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School Desegregation

William Meredith “Bill” Holland, Sr. (1922–2002), in 1951 the first black attorney in West Palm Beach, was joined by Isaiah Courtney “I.C.” Smith (1921- ) in 1954; they had met en route to Florida

A&M College in 1941. Three months before Smith arrived, the U.S. Supreme Court reversed a 58-year-old ruling in Brown v. Board of Education, arguing that racially segregated educational facilities were “inherently unequal,” but supplying no timetable for school desegregation. The Palm Beach Post carried no local reaction, although Acting Governor Charley E. Johns was in West Palm Beach when Brown was announced. A second Supreme Court decision in 1955 dubbed Brown II required “a reasonable and prompt start toward full compliance with the 1954 ruling.”

Palm Beach County’s blacks took pride in the high standards of their all-black schools, where respect, discipline, and self-esteem were as important as academics. School, church, and home were closely related in local black communities, and black teachers often knew their students’ families.

Black schools were handicapped, however, by inferior facilities and materials. Bill Holland recalled that when he came to West Palm Beach, “Even the textbooks for white and ‘Negro’ students were kept in different warehouses. … All of our supplies were handed down from white schools.” When Palm Beach County “all but equalized the facilities,” according to educator C. Spencer Pompey, many blacks became less interested in integration. Their goal was not to share classrooms with white students, but to share their level of funding and materials.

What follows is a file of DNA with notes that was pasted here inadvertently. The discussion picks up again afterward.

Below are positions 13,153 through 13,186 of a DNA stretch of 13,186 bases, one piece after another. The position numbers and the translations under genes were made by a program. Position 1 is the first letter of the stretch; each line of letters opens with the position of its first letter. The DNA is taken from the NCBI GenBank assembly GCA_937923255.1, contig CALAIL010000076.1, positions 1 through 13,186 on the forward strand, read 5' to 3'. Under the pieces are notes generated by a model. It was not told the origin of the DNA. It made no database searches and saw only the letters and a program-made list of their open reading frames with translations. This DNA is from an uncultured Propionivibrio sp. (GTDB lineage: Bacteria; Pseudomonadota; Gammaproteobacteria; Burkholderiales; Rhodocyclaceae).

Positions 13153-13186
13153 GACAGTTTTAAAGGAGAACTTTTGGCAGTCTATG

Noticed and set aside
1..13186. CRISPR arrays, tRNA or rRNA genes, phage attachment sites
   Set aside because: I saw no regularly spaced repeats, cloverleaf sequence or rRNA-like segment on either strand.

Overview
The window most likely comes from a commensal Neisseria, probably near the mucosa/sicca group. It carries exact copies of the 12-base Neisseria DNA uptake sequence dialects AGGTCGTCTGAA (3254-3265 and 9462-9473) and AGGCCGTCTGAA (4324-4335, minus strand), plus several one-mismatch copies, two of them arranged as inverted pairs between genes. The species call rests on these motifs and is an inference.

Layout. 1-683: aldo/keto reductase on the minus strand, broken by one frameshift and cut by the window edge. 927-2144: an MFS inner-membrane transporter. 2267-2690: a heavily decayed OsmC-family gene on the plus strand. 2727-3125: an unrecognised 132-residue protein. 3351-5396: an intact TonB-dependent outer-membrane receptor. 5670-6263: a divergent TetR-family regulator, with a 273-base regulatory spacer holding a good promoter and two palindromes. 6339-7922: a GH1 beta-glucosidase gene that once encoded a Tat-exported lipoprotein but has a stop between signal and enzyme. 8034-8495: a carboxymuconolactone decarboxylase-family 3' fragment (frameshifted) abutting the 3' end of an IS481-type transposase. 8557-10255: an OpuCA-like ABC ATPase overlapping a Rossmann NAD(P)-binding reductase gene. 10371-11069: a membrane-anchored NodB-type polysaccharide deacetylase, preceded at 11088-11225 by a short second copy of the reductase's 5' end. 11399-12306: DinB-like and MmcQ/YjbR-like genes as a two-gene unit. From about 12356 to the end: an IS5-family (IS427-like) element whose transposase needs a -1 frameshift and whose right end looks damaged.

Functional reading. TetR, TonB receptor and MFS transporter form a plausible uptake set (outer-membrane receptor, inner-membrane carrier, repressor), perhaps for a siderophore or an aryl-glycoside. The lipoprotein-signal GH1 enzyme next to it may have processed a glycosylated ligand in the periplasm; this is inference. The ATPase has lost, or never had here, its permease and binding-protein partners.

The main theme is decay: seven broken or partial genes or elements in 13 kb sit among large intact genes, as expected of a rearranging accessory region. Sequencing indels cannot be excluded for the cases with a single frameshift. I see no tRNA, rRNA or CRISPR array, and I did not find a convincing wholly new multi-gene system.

When Bill Holland’s son reached school age in 1956, Holland and Smith pushed officials into a test case. After the county denied William Jr. entrance to all-white Northboro Elementary for two years, Holland and Smith filed a class-action suit and returned to the courts again and again. To comply with one ruling, in 1961 Palm Beach County offered a plan that resulted in four black students transferring to white high schools: Yvonne Lee, Theresa Jakes, Johnnie Green, and Iris Hunter. By 1965, of the county’s 15,000 minority students, 137 attended predominantly white schools.

In 1966 the U.S. Commissioner of Education used the recent Civil Rights Act to motivate school districts to comply with Brown or lose their federal funding; he also ordered the closing of “inadequate schools maintained for Negroes.” Although Palm Beach County pledged compliance, in 1967 only Jupiter High School had achieved full desegregation and all black schools remained open.

Several local black organizations worked toward desegregation, including the Imperial Men’s Club of Riviera Beach and the United Front, which organized boycotts in 1969. A biracial group of educators, ministers, and business people formed, the United Guidance Council (UGC). At a meeting with school officials, UGC’s white co-chair Leo B. Schwack observed, “This is probably a new era in this community’s lifetime. Could you look back at any time in the past when a group such as this could sit down with a so-called ‘power structure,’ air your thoughts … get responses? Everything we have gone through has not been in vain.” The dialogue led to progress; in 1970 only one of 13 former all-black county schools remained above 90% black.